• If you have something that works for what you do, that’s a better deal. That’s how it was with my husband. He used a lot of programs when he worked corporately but none of them were Excel. They were all specific to his company.


  3. Being compatible with your spouse is nice. But complementing each other is even better sometimes.
    I’ve never had anyone nearby who could teach me computer skills. I’m not particularly interested or patient in that area, so I only teach myself what I absolutely need to learn. The same thing holds true for the technical parts of blogging on WordPress. I don’t really know what I’m doing. I need a WordPress wizard.


    • Mostly I operate the way you do. I use Photoshop but I only learned the things that I use and it does so much more. As for WordPress, some parts are a mystery to me. I read all their notices but I often close them up and delete. I tried changing my theme and I wasn’t happy so I kind of stay put although one day….


  4. I am very proud to know a wizard…I’m a bit fallow in cyberspace and have noticed how skilled you are on your site which is one of the prettiest ones I’ve seen. Simple but snazzy with cat wallpaper…how can you go wrong.

    Your husband is one lucky retired dude.


  5. I have an unnatural attachment to, and love for, Excel. I can come up with all kinds of crazy reasons that I need a sophisticated spreadsheet with pivot tables and long complicated formulas. The day after I was diagnosed with cancer the first thing I did was set up a spreadsheet to track various doctors, test results, etc. It made me feel like I was in control of one teeny aspect of the whole experience…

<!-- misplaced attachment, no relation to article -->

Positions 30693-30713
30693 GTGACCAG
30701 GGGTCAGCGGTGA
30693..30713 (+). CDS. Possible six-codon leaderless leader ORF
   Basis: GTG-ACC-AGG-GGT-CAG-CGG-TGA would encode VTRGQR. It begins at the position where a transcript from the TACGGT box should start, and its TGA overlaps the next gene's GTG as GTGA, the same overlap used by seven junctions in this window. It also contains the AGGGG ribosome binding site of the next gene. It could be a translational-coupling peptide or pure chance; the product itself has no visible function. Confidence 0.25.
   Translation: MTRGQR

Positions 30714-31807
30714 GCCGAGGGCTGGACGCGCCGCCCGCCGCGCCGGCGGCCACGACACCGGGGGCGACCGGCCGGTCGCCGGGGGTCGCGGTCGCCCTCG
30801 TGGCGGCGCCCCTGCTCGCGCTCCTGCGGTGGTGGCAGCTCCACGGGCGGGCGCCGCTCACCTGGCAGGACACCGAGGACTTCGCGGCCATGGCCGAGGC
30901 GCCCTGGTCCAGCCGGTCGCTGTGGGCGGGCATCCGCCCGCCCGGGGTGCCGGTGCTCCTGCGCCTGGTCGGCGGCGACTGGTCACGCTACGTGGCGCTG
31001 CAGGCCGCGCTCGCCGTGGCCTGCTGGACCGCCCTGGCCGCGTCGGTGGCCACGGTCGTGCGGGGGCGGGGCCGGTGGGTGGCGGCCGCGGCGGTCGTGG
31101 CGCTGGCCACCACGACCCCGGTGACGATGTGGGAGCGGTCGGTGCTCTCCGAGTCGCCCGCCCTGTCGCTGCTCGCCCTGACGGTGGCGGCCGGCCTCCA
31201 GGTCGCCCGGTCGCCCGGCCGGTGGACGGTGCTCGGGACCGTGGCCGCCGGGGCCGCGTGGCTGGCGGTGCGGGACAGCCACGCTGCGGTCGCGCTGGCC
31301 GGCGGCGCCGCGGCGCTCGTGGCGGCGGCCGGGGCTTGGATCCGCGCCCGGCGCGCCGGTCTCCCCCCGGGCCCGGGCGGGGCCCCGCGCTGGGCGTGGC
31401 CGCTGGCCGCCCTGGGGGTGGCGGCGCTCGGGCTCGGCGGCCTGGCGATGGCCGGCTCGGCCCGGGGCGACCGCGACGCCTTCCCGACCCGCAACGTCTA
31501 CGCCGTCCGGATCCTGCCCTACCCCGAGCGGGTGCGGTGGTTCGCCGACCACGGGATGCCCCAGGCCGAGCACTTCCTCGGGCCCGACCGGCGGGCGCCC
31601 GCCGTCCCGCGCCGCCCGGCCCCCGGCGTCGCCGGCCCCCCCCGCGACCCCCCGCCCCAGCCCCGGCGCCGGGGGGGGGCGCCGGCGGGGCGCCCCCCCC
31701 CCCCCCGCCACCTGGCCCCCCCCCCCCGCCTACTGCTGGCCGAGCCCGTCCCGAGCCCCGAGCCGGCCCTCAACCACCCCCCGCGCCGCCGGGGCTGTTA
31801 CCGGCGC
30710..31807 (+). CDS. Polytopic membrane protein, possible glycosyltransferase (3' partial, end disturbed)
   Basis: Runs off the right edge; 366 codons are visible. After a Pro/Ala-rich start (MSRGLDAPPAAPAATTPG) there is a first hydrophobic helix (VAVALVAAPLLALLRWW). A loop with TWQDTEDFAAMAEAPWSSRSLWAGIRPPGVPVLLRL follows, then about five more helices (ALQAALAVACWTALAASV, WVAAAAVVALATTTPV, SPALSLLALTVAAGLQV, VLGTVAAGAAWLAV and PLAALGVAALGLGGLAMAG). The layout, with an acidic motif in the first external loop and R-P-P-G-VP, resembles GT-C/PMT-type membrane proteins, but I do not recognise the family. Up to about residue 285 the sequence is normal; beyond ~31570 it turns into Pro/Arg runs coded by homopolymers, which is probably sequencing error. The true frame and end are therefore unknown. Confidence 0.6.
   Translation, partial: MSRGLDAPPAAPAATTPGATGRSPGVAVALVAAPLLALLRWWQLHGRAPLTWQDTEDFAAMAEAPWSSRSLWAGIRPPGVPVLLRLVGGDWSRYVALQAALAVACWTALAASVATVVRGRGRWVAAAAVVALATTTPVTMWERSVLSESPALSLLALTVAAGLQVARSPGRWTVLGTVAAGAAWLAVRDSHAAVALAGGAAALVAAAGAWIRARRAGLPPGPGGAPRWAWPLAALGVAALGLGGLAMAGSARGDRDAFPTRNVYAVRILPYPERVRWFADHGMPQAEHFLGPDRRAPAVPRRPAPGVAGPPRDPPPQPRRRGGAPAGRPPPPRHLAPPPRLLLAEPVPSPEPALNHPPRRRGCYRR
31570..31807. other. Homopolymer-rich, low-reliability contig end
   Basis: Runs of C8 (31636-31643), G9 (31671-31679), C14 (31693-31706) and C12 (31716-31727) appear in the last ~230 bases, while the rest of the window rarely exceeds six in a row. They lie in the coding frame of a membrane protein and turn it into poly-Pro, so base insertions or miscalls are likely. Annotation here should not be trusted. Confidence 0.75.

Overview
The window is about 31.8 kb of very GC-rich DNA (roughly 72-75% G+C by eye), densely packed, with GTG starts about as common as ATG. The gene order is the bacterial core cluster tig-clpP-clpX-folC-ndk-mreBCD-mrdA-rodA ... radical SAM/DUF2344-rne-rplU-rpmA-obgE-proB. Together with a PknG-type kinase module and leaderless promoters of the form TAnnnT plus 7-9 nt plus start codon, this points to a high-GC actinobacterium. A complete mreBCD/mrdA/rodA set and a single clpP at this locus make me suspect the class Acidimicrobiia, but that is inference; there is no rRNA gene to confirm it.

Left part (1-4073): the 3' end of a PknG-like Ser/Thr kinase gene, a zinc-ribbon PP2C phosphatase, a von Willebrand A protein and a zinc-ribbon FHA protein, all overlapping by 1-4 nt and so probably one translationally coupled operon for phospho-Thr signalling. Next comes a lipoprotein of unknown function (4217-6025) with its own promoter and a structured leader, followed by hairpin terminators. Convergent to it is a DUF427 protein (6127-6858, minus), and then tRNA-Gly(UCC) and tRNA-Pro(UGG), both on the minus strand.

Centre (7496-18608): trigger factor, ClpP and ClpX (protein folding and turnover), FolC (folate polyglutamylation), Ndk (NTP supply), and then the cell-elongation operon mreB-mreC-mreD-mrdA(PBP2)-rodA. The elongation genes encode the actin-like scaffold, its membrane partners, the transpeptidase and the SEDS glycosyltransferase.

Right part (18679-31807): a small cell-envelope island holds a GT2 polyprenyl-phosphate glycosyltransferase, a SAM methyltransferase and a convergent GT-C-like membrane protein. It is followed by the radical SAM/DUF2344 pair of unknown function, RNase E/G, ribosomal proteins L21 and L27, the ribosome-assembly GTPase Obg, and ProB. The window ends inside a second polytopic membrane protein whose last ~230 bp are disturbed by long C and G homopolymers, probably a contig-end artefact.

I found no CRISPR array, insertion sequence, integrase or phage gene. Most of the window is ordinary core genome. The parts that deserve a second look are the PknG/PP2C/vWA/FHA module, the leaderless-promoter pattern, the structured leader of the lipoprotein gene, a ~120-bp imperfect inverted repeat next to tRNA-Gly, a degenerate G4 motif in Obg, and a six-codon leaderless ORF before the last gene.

• I track a lot of things….shoe stores, landscape plants, birthdays, food diaries, magazine subscriptions (they always trick you into renewing 2 years early), and a bunch of other stuff. I did not use a spreadsheet for my cancer. I spent a lot of time in the valley of denial!


  6. How delightful to be able to swoop in and be his Excel hero. And they thought all those years in the corporate world were just about making money. Nope. We were learning secret skills that one day would come to the rescue.

    I’m also an Excel aficionado, and use it for tracking all sorts of things. I’m all over something that can do the calculations for me, since mathematical brain calculations were never my forte. How much easier to input a formula, and press a button, and *presto*, you get an instant answer. Like a calculator on steroids.

    I once tried to teach someone Excel, and they couldn’t begin to wrap their head around the concept of individual “cells”, (which made the process very difficult). Eventually, I had to resort to calling each little rectangle a separate room, and had to explain how in this room, there was a fixed number, and in this room there was a formula that resulted in a calculated number, and in this room, there was an average of all the other rooms, etc, etc. Finally! I had hit on something that made sense to them (even though it didn’t make much sense to me). One day in frustration, they said something along the lines of “this spreadsheet has way too many rooms”. LOL

    Pinball Wizard? Rock on, sister. That was one of the first albums (yes, the spinning vinyl sort) that I purchased with my very own dollars. The Who. Tommy. Major coolness factor, back in the day. Way back in the day. 🙂